House GOP tells Acosta to delay — then repeal — DOL fiduciary

More than 100 House Republicans wrote a letter to the new DOL secretary, telling him there is an 'urgent need' to act on the investment-advice regulation

May 2, 2017 @ 5:06 pm

By Mark Schoeff Jr.

A large contingent of House Republicans on Tuesday increased the pressure on Department of Labor Secretary Alexander Acosta to extend the delay of the agency's fiduciary rule and eventually kill it.

In his first week on the job, Mr. Acosta is being bombarded by Republicans and financial industry opponents of the regulation, which would require financial advisers to act in the best interests of their clients in retirement accounts.

The DOL delayed implementation of the rule from April 10 to June 9 as it begins a reassessment of the regulation directed by President Donald J. Trump in a Feb. 3 memo. That review could lead to modification or repeal of the regulation if it is found to deny access to advice for small investors or increase litigation risk for financial firms.

But two provisions, one that would expand the definition of who is a fiduciary to retirement accounts and another that establishes impartial conduct standards, are slated to go into effect on June 9.

A group of 124 House Republicans told Mr. Acosta in a letter to halt even those provisions during the review.

"We are writing to strongly encourage the department to delay — in its entirety — the Department of Labor's final rule," wrote Rep. Phil Roe, R-Tenn., and dozens of his GOP colleagues. "While we understand you are faced with many critical issues, there is an urgent need for your attention to this rule."

They went on to write: "While we appreciate that the department has delayed enforcement of its rule for 60 days, we urge you to act expeditiously to reverse this significantly flawed rule."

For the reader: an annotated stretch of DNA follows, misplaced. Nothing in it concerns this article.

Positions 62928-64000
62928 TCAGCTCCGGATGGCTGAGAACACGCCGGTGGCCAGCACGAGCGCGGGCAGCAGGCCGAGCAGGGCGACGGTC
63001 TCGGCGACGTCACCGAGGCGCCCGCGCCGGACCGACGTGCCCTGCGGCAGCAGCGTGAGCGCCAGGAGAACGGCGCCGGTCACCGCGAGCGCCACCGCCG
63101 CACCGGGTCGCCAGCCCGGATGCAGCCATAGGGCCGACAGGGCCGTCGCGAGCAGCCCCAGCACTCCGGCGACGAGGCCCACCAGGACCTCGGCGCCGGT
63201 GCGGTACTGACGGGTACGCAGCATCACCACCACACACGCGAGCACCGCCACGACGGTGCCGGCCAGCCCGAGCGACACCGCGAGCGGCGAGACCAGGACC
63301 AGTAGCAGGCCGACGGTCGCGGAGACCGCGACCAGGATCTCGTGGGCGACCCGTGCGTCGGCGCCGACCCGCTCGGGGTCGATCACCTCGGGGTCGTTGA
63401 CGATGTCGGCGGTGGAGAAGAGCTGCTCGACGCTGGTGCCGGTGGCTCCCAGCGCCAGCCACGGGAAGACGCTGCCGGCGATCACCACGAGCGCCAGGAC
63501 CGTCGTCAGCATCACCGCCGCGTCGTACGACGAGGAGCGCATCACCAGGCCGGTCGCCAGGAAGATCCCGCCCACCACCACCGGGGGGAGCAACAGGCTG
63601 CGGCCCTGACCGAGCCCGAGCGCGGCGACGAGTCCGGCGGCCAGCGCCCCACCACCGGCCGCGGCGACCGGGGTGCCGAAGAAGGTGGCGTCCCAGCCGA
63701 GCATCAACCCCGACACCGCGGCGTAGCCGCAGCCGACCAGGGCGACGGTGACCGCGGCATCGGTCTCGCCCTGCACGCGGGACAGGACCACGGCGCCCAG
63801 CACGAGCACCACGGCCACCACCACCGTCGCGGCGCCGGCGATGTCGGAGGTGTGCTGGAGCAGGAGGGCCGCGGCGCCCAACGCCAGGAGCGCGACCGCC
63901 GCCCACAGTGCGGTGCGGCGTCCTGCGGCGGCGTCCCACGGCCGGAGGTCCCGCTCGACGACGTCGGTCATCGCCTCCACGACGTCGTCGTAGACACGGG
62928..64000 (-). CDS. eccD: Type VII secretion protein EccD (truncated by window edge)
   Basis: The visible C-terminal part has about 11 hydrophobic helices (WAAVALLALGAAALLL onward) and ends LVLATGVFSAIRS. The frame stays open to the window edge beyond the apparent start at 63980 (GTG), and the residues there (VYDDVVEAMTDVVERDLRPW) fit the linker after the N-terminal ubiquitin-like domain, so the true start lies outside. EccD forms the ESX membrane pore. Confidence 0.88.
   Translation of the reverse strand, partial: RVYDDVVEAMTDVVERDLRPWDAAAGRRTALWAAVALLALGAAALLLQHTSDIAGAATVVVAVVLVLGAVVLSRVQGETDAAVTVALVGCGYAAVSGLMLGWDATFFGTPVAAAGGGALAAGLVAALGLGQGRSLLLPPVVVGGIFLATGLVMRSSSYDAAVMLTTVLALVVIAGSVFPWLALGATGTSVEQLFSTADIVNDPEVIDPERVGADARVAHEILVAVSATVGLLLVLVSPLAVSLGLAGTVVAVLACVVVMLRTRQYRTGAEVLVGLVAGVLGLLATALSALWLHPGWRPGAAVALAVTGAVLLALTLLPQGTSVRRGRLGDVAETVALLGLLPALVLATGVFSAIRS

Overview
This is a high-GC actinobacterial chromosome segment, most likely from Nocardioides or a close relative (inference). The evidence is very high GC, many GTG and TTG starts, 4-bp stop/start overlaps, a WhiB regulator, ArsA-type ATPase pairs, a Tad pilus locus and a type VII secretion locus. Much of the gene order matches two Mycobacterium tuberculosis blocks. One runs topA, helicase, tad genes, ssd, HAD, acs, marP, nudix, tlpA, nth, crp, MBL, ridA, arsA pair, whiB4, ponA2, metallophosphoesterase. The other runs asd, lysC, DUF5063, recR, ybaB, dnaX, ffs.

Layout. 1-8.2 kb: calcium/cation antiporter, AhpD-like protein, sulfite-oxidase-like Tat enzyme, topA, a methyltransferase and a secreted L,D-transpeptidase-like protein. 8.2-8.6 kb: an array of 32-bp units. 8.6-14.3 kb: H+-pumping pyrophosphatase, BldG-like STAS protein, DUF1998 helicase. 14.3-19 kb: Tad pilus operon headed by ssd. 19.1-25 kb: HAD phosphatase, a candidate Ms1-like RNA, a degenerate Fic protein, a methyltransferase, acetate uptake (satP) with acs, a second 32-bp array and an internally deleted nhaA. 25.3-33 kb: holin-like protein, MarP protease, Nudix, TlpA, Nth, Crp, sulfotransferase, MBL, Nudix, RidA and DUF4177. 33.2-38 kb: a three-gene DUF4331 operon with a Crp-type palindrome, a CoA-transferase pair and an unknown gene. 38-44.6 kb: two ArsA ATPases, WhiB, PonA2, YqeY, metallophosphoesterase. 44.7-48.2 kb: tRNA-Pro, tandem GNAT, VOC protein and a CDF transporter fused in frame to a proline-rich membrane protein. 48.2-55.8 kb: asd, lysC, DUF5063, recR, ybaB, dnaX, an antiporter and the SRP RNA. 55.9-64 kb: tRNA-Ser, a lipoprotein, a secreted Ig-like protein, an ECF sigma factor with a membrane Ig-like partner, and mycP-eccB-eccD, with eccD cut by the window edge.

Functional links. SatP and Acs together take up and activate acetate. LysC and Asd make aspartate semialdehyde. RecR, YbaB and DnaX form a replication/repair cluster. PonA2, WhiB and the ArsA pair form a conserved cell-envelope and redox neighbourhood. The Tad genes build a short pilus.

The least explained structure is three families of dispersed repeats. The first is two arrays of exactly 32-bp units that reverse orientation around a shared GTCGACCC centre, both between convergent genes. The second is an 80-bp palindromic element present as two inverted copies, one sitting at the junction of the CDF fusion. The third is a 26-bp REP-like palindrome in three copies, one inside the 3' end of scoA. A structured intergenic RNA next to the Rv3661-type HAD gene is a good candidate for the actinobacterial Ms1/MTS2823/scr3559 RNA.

Their words echoed those of financial industry trade associations, who called on Mr. Acosta to make an extension of the delay his first order of business. The former dean of the Florida International University law school was sworn into office last Friday.

Critics of the rule say that it is too complex and costly and would deny investment advice to workers and retirees with modest assets.

The House Republicans used an example of an investor with $2,000 in a retirement account. A 1% or 2% fee, they said, would amount to $20 or $40.

"The most likely outcome for that investor is that they will either invest their funds with no advice or wait to invest until they have sufficient funds to receive advice," the lawmakers wrote. "Neither of these outcomes is desirable from a public policy perspective."

Democrats and fiduciary advocates counter that the rule is required to protect workers and retirees from conflicted advice that leads to sales of inappropriate high-fee investments that erode savings.

They claimed a victory over the weekend when a provision to kill the DOL fiduciary rule was kept out of a bill to fund government operations through September.

Supporters of the rule assert that the DOL review of the regulation, which was finalized last year by the Obama administration, is politically motivated and that the agency has already made up its mind to overhaul or repeal the regulation.


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